Welsh Government defends testing policy after referral to human rights watchdog
The Older People’s Commissioner for Wales reported the Welsh Government to the Equality and Human Rights Commission (EHRC) over delays to testing in care homes.
But Wales’s health minister Vaughan Gething said that the advice and evidence was that there “wasn’t a value” in testing people who were not symptomatic.
It comes after the EHRC said last week that it was “deeply concerned” about breaches of older people’s human rights across the UK during the pandemic.
The watchdog said it was considering the use of all our powers to protect their rights both now and following the pandemic.
Ruth Coombs, EHRC head of Wales, on Tuesday said it was working with the Older People’s Commissioner and other partners representing the interests of older people.
She added: “We remain deeply concerned about serious potential breaches of older people’s human rights during this pandemic.
“The slow response by Welsh Government to testing residents and staff in care homes, discharge of Covid-19 positive older people from hospital into care homes, examples of inappropriate blanket healthcare decisions on issues such as Do Not Attempt Resuscitation notices, and the lack of sufficient PPE for care workers have contributed to considerable distress, lack of confidence that their rights will be protected and ultimately to loss of life.
“We are working closely with the Older People’s Commissioner and other partners representing the interests of older people, and are considering the use of all our powers to protect their rights now and following the coronavirus pandemic.”
Mr Gething told BBC Radio 4’s Today programme: “The advice and the evidence that we had at the time was that people who weren’t symptomatic, there wasn’t a value in testing them.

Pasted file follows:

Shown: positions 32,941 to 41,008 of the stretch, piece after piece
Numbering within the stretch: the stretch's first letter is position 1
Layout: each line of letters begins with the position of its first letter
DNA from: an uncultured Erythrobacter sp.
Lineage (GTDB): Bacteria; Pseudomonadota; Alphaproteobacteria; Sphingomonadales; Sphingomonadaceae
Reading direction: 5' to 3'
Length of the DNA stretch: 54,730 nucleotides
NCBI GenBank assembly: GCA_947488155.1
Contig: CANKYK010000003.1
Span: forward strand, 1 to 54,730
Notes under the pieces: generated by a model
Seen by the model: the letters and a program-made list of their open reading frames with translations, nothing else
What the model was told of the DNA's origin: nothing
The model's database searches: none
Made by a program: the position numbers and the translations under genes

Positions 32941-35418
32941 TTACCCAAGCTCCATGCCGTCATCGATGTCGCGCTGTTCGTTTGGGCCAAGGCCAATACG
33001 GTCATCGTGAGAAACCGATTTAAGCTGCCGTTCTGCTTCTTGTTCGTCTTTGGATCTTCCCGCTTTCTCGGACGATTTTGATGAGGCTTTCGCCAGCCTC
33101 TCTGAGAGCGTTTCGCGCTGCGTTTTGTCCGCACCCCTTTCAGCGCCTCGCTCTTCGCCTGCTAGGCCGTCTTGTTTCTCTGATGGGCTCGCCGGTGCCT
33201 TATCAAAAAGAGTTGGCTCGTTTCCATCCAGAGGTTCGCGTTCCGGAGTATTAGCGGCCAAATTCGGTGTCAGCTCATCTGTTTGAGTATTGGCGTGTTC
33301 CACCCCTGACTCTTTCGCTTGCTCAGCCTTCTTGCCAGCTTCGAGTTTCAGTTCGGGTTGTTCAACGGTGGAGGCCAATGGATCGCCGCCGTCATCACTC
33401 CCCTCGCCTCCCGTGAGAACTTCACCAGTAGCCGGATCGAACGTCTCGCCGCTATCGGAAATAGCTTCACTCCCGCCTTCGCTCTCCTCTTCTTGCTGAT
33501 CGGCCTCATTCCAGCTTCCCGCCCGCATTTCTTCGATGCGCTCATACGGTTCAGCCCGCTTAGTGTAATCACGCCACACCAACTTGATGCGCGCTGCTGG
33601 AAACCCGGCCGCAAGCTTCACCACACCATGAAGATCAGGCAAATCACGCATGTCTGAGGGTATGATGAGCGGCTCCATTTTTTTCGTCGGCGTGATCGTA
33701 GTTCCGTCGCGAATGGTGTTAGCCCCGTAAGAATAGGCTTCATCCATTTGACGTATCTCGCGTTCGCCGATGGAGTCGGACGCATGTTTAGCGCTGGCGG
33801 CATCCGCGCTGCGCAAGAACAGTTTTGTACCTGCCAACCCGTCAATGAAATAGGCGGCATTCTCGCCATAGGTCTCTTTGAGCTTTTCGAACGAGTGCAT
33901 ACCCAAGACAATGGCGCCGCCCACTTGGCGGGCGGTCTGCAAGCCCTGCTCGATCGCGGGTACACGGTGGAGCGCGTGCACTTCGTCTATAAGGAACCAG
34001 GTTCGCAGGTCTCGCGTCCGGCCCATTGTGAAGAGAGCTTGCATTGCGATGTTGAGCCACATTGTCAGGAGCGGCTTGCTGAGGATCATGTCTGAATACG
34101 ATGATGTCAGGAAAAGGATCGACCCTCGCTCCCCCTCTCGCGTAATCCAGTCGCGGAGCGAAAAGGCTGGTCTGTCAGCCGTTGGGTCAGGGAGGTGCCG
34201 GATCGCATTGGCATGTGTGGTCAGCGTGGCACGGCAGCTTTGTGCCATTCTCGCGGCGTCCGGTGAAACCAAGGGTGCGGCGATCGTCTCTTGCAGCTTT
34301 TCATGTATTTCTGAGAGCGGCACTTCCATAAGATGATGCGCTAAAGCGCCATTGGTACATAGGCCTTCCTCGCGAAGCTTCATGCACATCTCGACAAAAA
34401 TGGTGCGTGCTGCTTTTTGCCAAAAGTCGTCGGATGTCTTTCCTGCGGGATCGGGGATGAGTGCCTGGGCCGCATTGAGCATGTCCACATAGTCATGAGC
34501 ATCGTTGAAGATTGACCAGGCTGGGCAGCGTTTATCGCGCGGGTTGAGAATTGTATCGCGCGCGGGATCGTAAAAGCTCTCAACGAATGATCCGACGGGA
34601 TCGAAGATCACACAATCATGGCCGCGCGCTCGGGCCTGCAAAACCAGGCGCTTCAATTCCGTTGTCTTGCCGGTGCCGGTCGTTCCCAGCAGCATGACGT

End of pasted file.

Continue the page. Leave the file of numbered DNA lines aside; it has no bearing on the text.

“We changed the approach that we took on testing people who were leaving hospital on April 22 onwards.”
The Welsh Government has now expanded its testing programme so that every care home in Wales will have access to testing and will be able to order online testing kits for residents and staff.
Previously only residents and staff in care homes with confirmed cases of coronavirus were tested, as were homes with more than 50 beds, anyone being discharged from hospital into a care home, or anyone moving into a care home from the community.
Testing in Wales had been more restrictive than in England, where all care home residents and staff have been eligible for testing regardless of symptoms since the end of April.
First Minister Mark Drakeford said at the time that there was no “clinical value” in testing everyone where no-one was displaying symptoms.
The Office for National Statistics said that, up to May 1, there were 532 deaths involving Covid-19 among care home residents in Wales, the lowest regional total across England and Wales.
Phil Crean, whose mother Joyce died in a care home after showing symptoms of coronavirus, said his family would never have allowed her to be placed in the home if they had heard that there had been Covid-19 cases there.
Mr Crean, from Newport, South Wales, added: “It’s an absolute disgrace, isn’t it?
“It’s throwing sheep to the wolves, it is as simple as that.”
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